Out on the notorious Rikers Island two prisoners, John Merther and Dan Casey, saw the Slocum pass and ran for a boat. Despite knowing the could be shot as attempted escapees they headed out to help. Fortunately when they reached the skiff they were joined by one of the prison doctors who joined them.
The Slocum finally beached at North Brother Island, completely engulfed in flames and still with the deck sixty metres off shore. Help came from the islands residents; the island was the site of the city's contagious disease hospital (once home to Typhoid Mary). Doctors, nurses, workmen and patients all took part in the rescue. They caught children that were thrown to them and many swam into the icy water, risking their own lives, to bring people ashore. Ladders being used for renovation work were commandeered and lashed together to reach passengers in the water and on board the ship.
Not everyone who raced into the water had charitable motives. Nor did all those that were in a position to lend assistance do so. There were reports of extortionists demanding payment before pulling people out of the water, and then pushing them back into the water. Scavengers moved among the dead, removing jewellery. In the cases of some of the badly burned victims, this also meant removing the only means relatives might have had of identifying them.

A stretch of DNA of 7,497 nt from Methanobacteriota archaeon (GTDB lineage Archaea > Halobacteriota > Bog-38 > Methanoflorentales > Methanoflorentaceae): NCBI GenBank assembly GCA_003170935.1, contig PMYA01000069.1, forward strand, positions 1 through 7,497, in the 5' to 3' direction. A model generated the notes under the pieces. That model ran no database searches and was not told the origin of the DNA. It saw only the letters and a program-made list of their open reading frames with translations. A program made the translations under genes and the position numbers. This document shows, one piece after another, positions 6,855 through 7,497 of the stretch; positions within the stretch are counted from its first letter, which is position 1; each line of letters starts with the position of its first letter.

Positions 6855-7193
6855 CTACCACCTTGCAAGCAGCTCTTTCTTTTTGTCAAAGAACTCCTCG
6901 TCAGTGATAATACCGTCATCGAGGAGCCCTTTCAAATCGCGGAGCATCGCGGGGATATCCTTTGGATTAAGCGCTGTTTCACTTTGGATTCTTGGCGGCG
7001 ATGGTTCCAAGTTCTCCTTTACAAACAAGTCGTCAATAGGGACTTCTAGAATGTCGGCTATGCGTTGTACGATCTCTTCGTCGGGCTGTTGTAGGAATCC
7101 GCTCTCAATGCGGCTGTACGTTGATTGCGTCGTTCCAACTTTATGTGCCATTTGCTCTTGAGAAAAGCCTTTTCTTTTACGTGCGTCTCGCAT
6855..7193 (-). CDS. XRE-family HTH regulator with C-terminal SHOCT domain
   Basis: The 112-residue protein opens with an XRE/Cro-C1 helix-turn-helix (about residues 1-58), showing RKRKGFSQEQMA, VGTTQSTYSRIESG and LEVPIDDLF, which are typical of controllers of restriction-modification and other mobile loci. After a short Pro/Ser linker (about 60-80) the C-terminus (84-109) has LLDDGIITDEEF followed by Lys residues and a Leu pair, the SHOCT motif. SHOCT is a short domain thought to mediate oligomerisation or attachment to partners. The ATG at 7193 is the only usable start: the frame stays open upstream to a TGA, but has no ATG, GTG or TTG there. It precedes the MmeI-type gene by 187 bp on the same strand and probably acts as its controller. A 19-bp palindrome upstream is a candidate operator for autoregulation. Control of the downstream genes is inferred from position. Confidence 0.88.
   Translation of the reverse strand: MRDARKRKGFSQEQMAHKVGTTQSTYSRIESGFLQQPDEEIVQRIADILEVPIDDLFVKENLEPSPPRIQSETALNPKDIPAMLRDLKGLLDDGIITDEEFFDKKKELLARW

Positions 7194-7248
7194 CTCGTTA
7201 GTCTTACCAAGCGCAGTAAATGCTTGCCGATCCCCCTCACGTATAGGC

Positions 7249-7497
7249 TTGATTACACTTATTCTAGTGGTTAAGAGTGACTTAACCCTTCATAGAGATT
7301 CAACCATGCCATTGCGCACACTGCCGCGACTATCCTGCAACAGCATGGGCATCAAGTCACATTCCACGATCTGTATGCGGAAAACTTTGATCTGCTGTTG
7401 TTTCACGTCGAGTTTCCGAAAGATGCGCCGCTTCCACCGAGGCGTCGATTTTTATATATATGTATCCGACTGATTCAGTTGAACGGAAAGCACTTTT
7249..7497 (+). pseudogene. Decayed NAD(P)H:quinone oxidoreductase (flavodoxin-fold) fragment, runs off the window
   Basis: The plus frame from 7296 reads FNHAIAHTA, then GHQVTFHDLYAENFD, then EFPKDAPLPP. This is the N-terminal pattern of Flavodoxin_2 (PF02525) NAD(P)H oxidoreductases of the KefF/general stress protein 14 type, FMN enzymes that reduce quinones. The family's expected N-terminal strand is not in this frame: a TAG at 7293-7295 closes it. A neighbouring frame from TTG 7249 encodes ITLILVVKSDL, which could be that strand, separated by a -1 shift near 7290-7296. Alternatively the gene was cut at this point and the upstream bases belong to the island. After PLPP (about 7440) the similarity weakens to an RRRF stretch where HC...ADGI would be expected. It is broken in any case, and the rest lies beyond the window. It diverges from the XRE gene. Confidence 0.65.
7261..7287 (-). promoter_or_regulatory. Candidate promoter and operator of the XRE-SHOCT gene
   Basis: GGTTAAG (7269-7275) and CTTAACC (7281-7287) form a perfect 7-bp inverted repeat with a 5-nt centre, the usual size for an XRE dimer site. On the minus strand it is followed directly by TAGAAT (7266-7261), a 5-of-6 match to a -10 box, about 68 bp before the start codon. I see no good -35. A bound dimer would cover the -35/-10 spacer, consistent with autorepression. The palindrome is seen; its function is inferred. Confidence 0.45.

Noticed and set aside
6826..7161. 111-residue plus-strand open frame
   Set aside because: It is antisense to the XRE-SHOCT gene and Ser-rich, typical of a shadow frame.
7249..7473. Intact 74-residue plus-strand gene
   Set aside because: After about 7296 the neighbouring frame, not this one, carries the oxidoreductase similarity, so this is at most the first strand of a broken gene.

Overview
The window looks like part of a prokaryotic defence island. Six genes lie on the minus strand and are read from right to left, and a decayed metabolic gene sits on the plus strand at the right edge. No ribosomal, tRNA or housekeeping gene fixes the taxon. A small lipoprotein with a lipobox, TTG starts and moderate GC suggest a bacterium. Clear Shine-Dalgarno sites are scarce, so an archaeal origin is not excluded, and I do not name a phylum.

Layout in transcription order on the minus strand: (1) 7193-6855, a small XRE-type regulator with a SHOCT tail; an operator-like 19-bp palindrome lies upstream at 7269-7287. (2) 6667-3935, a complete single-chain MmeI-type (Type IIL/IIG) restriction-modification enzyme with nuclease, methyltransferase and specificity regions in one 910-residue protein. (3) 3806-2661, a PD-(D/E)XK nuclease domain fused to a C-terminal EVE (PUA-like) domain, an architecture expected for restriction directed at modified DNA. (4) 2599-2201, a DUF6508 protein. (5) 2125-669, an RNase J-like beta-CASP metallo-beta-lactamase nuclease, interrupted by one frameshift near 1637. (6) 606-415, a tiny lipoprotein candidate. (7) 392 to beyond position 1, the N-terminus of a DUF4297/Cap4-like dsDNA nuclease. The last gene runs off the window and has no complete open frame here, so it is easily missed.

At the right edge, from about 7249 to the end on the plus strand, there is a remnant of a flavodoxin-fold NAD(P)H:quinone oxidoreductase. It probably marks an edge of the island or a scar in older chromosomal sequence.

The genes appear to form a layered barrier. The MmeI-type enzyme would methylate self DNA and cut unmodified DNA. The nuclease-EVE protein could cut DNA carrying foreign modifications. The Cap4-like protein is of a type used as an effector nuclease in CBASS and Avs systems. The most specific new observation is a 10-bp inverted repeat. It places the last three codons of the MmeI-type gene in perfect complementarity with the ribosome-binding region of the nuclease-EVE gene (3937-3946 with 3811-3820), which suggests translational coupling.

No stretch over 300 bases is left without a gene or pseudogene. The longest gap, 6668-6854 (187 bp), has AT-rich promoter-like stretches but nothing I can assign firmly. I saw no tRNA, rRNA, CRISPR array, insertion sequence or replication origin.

Captain Van Schaick was said to have deserted the General Slocum as soon as it settled, jumping into a nearby tug, along with several crew. He lost the sight in one eye.
Of the at least 1,388 people aboard 895 were confirmed dead. There were 431 confirmed survivors, of whom 251 were listed as uninjured. Of the uninjured 23 were members of the crew of 30. At least 62 people were never found, but the death toll was certainly higher.
Eight people were indicted by a Grand Jury after the disaster; Captain Van Schaick, the two safety inspectors, the president, secretary, treasurer, and commodore of the Knickerbocker Steamship Company. Only Captain Van Schaick was convicted, on one charge of criminal negligence; for failing to maintain proper fire drills and fire extinguishers. He was sentenced to 10 years imprisonment and was paroled after three-and-a-half, before being pardoned by William Howard Taft on 19DEC1912
The Knickerbocker Steamship Company paid a small fine despite extensive evidence that they falsified inspection records and bribed inspectors. The disaster caused greater Federal and state regulation of emergency equipment and provision on passenger ships.
The neighborhood of Little Germany almost disappeared after the disaster. Most of the Lutheran Germans in the Lower East Side moved uptown.
Possibilities. Excepting the traditional Who theme of the TARDIS materialising on-board the ship that morning and the travellers facing the dilemma of intervening or allowing the horror to proceed there are loosely three ways to use this event.
Stop the tragedy
Stop someone stop the tragedy
Save person X